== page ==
Bach: You gave the answer yourself. You said ‘theoretically,’ and you will understand that I'm not ready to add fuel to the flames of speculation there in any way. It is about now, not about speculation. What it is now it is to ensure the qualification procedure and protecting the safety of the athletes at the same time. This is what we are doing in cooperation with the Japanese authorities. In cooperation with the World Health Organization, also in cooperation with the Chinese Olympic Committee and the authorities and with many NOCs. Let me give you some examples. Now, the Chinese wrestling team is training in Serbia and travelling from there to the different qualification tournaments. The table tennis team of China is in Qatar. The Chinese women's basketball team is in Croatia. We have managed to move qualification competitions and tournaments within weeks from China to other countries where the safety of the athletes could be ensured. So based on this, we can really say we are looking forward to successful Olympic Games in Tokyo.
Q: I just want to confirm the IOC stance. Is there now an option for an alternative plan or having multiple locations. Also, is a one-year delay a realistic option?
Bach: You can ask me in many more ways around; I will not add fuel to the flames of speculation. The IOC, in cooperation with all the authorities and the NOCs, is fully committed to a successful Olympic Games in Tokyo starting on the 24 July.
Q: What are the things you think are important for the Japanese to do for safe conditions that satisfy the IOC for staging the Games?
Bach: We have seen the Japanese authorities taking very important measures, just also today. We appreciate the close cooperation with the (Tokyo 2020) Organising Committee, which is doing everything to ensure the safety of the athletes and all the visitors to Japan. We also see in this respect, again, the great solidarity of the world to contribute to the safety of the games and contribute to successful Games. I gave you some examples already. There are many more. We see for instance the Chinese Olympic Committee already planning to get almost all — if not the entire Olympic team — out of the country as soon as possible. And then afterward to get the finally qualified athletes as soon as possible to Japan in order to comply with any medical regulations there may be in place. This determination by Japan, and this great solidarity by the sports movement, and beyond the sports movement, puts us in a position again to say we are continuing our preparations so these are successful games as planned.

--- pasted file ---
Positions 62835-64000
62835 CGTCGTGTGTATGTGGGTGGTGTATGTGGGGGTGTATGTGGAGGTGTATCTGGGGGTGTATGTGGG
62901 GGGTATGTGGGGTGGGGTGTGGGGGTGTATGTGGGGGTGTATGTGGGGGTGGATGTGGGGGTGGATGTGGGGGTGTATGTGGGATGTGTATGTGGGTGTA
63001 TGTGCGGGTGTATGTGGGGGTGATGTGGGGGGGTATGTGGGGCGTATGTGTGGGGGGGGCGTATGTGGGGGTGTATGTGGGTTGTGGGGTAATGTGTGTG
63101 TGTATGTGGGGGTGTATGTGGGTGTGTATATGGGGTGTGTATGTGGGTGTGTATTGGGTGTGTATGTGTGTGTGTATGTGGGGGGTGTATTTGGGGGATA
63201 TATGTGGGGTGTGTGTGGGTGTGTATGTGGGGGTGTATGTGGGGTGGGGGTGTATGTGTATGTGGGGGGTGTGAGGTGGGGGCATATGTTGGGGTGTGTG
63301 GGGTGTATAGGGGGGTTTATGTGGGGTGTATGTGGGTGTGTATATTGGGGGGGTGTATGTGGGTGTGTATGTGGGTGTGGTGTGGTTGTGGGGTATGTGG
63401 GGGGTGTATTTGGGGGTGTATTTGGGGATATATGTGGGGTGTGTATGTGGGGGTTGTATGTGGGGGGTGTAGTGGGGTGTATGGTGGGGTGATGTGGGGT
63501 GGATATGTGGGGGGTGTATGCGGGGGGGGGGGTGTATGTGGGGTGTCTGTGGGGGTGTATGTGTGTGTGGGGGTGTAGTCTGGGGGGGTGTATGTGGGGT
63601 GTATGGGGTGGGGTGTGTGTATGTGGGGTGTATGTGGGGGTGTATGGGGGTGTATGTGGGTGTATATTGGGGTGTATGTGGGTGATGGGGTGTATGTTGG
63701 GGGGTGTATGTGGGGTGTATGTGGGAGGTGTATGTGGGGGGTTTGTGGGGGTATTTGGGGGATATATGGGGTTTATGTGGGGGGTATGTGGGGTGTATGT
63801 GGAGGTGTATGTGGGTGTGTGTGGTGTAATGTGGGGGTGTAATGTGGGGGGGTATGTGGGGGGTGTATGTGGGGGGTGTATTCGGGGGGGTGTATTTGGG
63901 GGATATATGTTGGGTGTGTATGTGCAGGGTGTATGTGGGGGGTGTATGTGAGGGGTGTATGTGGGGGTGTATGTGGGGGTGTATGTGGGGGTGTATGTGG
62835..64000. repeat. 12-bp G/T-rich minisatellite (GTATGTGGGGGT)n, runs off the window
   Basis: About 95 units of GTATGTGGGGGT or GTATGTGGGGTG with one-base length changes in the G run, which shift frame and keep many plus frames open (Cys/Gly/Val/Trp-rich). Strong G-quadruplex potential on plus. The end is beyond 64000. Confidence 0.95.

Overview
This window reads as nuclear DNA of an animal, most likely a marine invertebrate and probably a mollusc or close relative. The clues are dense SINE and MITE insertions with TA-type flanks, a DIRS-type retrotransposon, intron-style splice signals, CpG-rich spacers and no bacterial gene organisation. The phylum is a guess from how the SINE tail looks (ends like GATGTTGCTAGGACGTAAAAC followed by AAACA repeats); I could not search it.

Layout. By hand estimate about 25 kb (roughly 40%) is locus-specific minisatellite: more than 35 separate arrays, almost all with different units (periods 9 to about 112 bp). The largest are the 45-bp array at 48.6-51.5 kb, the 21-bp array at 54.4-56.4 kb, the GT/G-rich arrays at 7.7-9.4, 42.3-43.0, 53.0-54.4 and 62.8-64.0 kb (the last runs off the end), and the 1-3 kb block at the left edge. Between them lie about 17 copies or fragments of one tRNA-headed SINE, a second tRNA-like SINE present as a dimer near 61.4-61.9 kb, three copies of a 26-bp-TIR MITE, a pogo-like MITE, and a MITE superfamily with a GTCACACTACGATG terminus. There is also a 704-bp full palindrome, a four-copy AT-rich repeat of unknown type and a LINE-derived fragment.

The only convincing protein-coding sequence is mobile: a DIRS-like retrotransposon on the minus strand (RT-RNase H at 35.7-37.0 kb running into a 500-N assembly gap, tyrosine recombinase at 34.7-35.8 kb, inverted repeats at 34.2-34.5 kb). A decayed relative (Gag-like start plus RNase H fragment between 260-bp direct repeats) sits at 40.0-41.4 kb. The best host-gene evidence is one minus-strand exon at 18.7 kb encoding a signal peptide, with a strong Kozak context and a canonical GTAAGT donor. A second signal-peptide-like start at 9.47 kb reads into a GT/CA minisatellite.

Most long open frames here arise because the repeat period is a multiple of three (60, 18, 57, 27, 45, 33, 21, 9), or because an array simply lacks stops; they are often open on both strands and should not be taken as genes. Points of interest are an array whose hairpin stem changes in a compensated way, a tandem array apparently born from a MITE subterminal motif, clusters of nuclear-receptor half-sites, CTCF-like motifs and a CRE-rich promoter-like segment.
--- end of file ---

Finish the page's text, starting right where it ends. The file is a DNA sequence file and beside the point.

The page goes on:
Q: A lot of speculation has created big confusion in Japan. So what are your messages to the Japanese people and people around the world who are looking forward to these Olympics?
Bach: The IOC is fully committed to the success of the Olympic Games Tokyo 2020.
Q: Mr John Coates is a coordination leader for the Tokyo Games. He said to a local Australian newspaper that, as Mr Dick Pound said, we need to make a decision in three months. But it seems that this is not the official stance of the IOC at the moment. I just want to confirm that.
Bach: The official position of the IOC is that we are fully committed to the success of the Olympic Games Tokyo 2020, and that we are already now doing everything to ensure not only the success of the Games, but also to ensure the qualification and the preparations of the athletes of the world. Because the safety of every participant at the Olympic Games, be it athlete, official, spectator, is the top priority for the IOC and also for the Organising Committee of Tokyo 2020.
Q: So what do you think is the final criteria for making sure the Olympics are on schedule?
Bach: They are on schedule. The preparation and qualification procedures are going on with great effort, again being made by everybody. By the Organising Committee, by Japan, by China, by the IOC, by a big number of NOCs. And all this again with a view to have then after — yes, a challenging but nevertheless successful qualification period — then looking forward to celebrate with the Japanese people together, a successful Olympic Games Tokyo 2020.